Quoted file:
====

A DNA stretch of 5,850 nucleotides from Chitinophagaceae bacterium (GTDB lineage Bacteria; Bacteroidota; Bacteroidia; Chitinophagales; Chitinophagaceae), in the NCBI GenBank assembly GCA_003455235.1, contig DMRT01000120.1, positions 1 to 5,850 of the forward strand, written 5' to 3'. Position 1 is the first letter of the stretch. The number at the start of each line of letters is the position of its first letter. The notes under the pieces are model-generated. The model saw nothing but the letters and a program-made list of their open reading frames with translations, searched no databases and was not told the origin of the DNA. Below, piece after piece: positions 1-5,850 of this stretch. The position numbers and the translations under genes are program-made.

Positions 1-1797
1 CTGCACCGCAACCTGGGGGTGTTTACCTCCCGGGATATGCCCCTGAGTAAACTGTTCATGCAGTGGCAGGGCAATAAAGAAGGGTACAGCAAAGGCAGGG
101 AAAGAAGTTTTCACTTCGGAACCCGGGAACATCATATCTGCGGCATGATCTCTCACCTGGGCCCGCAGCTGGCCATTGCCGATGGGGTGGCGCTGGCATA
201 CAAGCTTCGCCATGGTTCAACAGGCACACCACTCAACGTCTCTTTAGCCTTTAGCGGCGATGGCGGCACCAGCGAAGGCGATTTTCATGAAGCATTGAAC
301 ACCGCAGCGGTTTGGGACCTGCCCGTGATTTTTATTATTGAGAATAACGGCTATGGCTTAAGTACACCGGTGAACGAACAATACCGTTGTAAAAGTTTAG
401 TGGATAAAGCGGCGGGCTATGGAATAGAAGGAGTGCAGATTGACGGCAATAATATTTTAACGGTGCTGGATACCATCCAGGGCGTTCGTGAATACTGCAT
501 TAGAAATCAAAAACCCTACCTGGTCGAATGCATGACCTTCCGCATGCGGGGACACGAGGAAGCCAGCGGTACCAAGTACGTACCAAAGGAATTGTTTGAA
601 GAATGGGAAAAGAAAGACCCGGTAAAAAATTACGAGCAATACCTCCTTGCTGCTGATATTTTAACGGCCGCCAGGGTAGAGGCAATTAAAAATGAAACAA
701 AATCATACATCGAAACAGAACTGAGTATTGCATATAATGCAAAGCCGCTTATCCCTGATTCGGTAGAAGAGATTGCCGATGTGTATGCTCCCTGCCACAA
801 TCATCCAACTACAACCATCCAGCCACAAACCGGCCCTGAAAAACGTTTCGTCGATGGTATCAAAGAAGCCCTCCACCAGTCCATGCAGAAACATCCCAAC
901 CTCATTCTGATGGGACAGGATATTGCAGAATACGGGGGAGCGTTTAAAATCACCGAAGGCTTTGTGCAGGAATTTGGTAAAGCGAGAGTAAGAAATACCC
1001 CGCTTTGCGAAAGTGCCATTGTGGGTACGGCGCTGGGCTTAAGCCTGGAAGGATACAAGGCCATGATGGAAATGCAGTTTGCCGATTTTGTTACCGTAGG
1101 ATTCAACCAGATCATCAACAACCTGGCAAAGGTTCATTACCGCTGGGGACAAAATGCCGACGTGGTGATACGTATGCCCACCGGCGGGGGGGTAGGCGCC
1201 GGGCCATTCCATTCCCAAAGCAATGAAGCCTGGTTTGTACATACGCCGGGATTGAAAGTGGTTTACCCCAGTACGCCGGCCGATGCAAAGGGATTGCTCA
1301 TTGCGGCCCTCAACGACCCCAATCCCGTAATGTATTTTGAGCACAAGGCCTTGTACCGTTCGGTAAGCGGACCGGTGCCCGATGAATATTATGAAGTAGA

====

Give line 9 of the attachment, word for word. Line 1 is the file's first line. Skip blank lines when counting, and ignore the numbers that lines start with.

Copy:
601 GAATGGGAAAAGAAAGACCCGGTAAAAAATTACGAGCAATACCTCCTTGCTGCTGATATTTTAACGGCCGCCAGGGTAGAGGCAATTAAAAATGAAACAA